SAG-AFTRA President's Counsel Criticizes Election Challengers for "Threat of Baseless Litigation"
The letter comes in response to a Monday missive that renewed memories of past litigation.
The SAG-AFTRA election became a battle of lawyer letters Thursday as counsel for president Gabrielle Carteris and for seven other leaders of her Unite for Strength/USAN slate issued a missive blasting MembershipFirst candidate Matthew Modine and members of his slate for “once again attempting to interfere in SAG-AFTRA’s democratic process and elections by threatening or supporting the threat of baseless litigation against SAG-AFTRA” either directly or “in concert or coordination” with others.
The letter comes in response to a lawyer letter sent to the union Monday on behalf of unnamed “significant SAG-AFTRA Union members” that demanded that SAG-AFTRA strike Carteris from the ballot for alleged election violations or else get sued. Thursday’s reply was scathing.
“This tactic follows a long-term pattern of conduct in which you and people working in concert and coordination with you have filed or supported the filing of frivolous lawsuit after frivolous lawsuit,” said the letter, referencing a history of over a decade of unsuccessful MF-affiliated lawsuits that included SAG president Alan Rosenberg suing his own union in 2009.
“As current and former fiduciaries to the Union by virtue of your service on its board(s), you owe a duty of loyalty to SAG-AFTRA and have an obligation to protect the Union and its membership,” continues the letter, written by Pamela Jeffrey of Levy Ratner.
It adds that “Violating these duties to further personal political ambitions and vendettas can be construed as a violation of your fiduciary duty,” but “can be construed” is vague and the letter does not cite any cases in support. However, in response to an inquiry, Jeffrey pointed to a statute that requires union officers “to refrain from dealing with [the union] as an adverse party,” adding that this statute is broadly construed according to a federal court of appeals case applicable in California.
The letter then says that unless the recipients cease and desist, Carteris and the seven others “will consider … legal action against you and other current and former board members.”
“I was shocked and amazed by the letter,” one of the 20 recipients told The Hollywood Reporter on condition of anonymity. “It’s baseless, clearly an attempt to intimidate candidates running in the election — and in fact I had nothing to do with the original letter.”
The author of that Monday letter, Pierce Bainbridge’s Robert E. Allen, said in a statement to THR that Jeffrey had failed to “substantively respond to the specific accusations [in the Monday letter] or even deny them,” and instead was attempting to goad Allen into revealing the identity of his clients. He added that if Jeffrey thought any of the addressees of her letter were represented by Allen, she violated a Bar rule that prohibits a lawyer from communicating directly with a represented party.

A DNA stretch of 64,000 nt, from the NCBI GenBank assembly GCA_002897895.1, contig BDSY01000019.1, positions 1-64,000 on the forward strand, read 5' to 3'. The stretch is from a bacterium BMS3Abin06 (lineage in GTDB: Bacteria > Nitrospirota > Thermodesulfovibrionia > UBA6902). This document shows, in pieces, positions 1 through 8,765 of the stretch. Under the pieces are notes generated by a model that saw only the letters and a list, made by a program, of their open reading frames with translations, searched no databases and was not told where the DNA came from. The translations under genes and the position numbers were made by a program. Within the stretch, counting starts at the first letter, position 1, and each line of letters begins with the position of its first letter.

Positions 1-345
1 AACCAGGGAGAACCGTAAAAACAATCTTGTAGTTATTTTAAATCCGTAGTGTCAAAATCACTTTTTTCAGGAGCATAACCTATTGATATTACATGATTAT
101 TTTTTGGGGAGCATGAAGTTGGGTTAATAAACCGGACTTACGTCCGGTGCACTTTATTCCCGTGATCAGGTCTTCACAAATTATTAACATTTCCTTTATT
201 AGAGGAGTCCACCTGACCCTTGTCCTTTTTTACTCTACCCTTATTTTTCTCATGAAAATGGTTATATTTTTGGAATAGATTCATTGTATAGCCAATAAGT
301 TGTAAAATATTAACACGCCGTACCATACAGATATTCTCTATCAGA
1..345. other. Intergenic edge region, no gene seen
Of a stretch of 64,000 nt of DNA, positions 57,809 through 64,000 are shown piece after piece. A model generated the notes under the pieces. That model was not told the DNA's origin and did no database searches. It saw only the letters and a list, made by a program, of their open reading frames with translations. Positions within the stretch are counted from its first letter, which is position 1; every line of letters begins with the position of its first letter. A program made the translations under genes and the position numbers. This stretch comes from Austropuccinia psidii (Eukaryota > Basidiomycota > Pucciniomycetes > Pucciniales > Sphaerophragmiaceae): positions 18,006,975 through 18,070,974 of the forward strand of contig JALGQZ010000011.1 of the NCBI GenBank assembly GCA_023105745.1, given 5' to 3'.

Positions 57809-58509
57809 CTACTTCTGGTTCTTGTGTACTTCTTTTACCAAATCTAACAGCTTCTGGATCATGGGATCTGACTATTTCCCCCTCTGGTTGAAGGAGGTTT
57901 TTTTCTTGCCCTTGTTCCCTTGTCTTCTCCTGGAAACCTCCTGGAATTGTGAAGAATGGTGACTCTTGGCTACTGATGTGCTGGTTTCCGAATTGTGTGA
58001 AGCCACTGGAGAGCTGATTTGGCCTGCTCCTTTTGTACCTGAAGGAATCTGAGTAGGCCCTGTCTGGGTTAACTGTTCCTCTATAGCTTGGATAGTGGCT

The Initial Allegations — Confidentiality
Allen’s Monday letter that prompted the Thursday reply alleges that Carteris used “insider and highly confidential information,” in that her official candidate statement mentions the union’s new Netflix deal. That pact was indeed not public at the time Carteris submitted her statement (as statements were due June 28 and not revisable thereafter), but by the time the statements were posted, July 24, the deal had already been announced. The letter does not address this nuance.
Asked to explain, Allen said, “Others presumably not authorized to know of that information had to have seen it as part of the election process.” It’s not clear whom he means, since presumably only union Governance staff see the statements before they’re released. “Further, and more importantly, how could she know on June 28 that the deal would pass? What if the board rejected the deal?”
Bargaining and Ratification
Also a target of the letter is an element in Carteris’ statement regarding Netflix: “I’ve championed legislation to eliminate sexual harassment, ageism on IMDb, and to protect members’ digital image/voice rights. Negotiated a direct, comprehensive agreement with Netflix …”
Does the second sentence imply that Carteris herself negotiated the Netflix deal? If so, says the letter, this violates Article XI(A) of the union’s constitution, which the letter claims requires a negotiating committee to handle bargaining. But that Article actually only requires a committee for national multi-employer agreements or others that the union board designates, neither of which encompass the Netflix pact.
“How could the National Board not designate an agreement with one of the largest employers of SAG-AFTRA workers in the country?” responded Allen. “While I do not know for sure, I heard rumors that the Netflix proposal was brought to the Negotiations Committee for approval and recommendation to the National Board. Why would the Netflix proposal go through the Negotiations Committee if the Netflix agreement was not designated?”